Outcry over a request for permission to sue the state of Connecticut for millions of dollars in the aftermath of the Newtown shooting prompted a New Haven attorney to at least temporarily withdraw his client's petition, the attorney said Tuesday.
"I was getting hundreds of (Facebook) comments" about the potential lawsuit. "So I figured I'd take (the request) off the table for now," said Irving Pinsky, who represents the parents of a 6-year-old survivor of the mass shooting at Sandy Hook elementary school.
Last week, Pinsky said in his filing that the state had failed to protect his client from what he described as "foreseeable harm."
Since then, a flurry of online comments -- many of which surfaced on Pinsky's Facebook page -- blasted the potential lawsuit and accused Pinsky and his client of trying to profit from last month's tragedy.
"If it is not about money, please put out a public statement outlining all the steps that have been taken and avenues exhausted PRIOR to the lawsuit path," wrote John A. Yasnowski, a Facebook user. "Please share your advocacy plan. Please share the intended use of the money (if any)."
The girl, identified only as Jill Doe, was at the school and apparently heard everything from gunfire to screaming over the intercom, Pinsky wrote in his Thursday letter to the state claims commissioner.
He said that the State Board of Education, Connecticut Department of Education and State Commissioner of Education were negligent in protecting his client by not providing a safe setting, failing to determine whether the local Newtown Board of Education had provided a safe setting, and failing to require the school and the local board to make an emergency response plan.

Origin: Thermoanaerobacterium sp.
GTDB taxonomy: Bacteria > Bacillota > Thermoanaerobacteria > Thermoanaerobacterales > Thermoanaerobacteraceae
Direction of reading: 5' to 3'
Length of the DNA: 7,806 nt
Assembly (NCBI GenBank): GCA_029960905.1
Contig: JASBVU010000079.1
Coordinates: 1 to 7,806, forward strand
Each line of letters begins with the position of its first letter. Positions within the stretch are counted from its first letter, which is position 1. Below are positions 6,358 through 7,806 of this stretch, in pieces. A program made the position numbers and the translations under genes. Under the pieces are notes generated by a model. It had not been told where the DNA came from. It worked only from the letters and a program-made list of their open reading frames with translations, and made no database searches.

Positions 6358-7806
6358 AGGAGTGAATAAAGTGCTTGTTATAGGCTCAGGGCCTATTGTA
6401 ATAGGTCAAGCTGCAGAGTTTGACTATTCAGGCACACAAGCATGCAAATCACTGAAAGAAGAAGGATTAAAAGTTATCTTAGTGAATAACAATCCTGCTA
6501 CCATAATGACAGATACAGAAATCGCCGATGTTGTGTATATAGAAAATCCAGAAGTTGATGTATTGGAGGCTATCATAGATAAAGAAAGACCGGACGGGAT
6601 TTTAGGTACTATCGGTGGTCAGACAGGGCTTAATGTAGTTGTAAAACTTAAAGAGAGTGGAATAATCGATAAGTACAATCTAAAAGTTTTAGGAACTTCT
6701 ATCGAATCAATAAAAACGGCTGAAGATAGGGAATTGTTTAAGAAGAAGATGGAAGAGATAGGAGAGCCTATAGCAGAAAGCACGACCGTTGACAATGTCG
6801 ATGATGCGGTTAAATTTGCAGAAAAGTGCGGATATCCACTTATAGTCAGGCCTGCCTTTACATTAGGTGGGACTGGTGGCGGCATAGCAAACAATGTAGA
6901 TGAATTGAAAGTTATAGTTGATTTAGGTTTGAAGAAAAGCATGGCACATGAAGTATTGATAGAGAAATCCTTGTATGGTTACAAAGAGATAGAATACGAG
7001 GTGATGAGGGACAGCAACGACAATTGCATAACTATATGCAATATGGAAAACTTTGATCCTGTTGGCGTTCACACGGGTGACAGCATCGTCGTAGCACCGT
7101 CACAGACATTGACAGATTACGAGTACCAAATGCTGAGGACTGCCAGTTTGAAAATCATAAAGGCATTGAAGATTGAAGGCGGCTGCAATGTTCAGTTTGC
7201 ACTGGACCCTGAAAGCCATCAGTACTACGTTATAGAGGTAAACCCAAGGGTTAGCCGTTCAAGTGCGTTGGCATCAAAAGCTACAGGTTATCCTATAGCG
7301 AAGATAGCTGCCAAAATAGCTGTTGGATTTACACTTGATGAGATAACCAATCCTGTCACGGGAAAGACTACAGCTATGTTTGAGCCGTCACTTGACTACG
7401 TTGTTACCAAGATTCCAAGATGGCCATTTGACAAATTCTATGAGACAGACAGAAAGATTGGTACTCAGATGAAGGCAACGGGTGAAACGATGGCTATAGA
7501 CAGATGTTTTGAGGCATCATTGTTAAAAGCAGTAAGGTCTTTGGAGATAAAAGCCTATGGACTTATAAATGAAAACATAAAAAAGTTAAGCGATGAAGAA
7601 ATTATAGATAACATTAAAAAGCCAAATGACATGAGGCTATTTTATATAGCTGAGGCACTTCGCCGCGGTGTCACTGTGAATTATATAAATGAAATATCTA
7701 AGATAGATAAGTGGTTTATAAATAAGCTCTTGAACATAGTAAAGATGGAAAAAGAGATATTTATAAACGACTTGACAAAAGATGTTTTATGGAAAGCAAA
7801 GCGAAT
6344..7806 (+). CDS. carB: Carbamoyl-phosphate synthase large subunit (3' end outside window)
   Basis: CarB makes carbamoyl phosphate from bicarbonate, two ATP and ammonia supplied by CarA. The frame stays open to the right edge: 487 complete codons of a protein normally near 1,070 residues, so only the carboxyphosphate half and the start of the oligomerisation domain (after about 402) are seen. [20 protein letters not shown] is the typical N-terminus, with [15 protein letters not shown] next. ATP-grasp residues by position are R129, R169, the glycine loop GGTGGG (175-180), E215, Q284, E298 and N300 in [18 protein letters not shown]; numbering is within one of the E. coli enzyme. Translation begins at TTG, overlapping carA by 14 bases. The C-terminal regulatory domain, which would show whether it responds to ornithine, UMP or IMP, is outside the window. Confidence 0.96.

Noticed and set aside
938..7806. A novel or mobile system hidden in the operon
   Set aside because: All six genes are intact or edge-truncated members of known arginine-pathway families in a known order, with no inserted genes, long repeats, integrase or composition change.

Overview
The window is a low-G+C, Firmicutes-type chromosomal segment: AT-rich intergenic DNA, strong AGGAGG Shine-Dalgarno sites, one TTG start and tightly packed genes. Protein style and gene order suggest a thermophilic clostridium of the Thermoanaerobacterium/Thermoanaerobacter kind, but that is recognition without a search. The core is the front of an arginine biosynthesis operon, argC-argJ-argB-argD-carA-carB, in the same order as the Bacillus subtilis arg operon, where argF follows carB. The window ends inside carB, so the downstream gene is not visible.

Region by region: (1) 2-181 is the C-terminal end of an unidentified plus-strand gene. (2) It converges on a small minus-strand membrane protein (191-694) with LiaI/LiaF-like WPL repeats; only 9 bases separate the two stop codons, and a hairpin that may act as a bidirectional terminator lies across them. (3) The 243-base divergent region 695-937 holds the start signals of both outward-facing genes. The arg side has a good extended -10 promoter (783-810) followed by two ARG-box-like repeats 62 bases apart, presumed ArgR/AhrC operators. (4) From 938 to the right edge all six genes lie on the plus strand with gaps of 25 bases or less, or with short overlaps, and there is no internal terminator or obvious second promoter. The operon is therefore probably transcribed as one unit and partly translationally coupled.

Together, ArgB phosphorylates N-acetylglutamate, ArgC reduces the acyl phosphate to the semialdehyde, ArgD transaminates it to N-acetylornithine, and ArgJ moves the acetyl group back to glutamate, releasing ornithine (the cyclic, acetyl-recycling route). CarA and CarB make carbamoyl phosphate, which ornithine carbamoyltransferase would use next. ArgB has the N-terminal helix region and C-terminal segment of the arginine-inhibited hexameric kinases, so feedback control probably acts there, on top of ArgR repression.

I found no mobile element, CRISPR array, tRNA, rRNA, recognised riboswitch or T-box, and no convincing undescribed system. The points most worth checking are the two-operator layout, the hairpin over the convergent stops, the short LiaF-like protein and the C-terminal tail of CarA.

His client had been seeking $100 million in damages.
But Pinsky said Tuesday that "nervousness" among Newtown residents was also a motivator in dropping his client's request to sue the state, which has immunity against most lawsuits unless it grants permission for a claim.
He declined to elaborate, though said "we reserve all rights to bring up this request again," in spite of complaints and threats he says he's received.
"I always figure no matter how many death threats I get, it's less than what the little league umpires get," said Pinsky.
On December 14, 20-year-old Adam Lanza smashed his way into the elementary school and killed 20 children, all 6 or 7 years old, and six adults, and then killed himself as police closed in.
Authorities later discovered he killed his mother before going to the school in what eventually became one of the worst mass shootings in U.S. history.
"Everybody says they want the state to do the best investigation they can (into how this happened) and I can help them," Pinsky told CNN. "I know the Connecticut DA's office is very good, and now they will take on the investigation because it might cost the state some money" otherwise.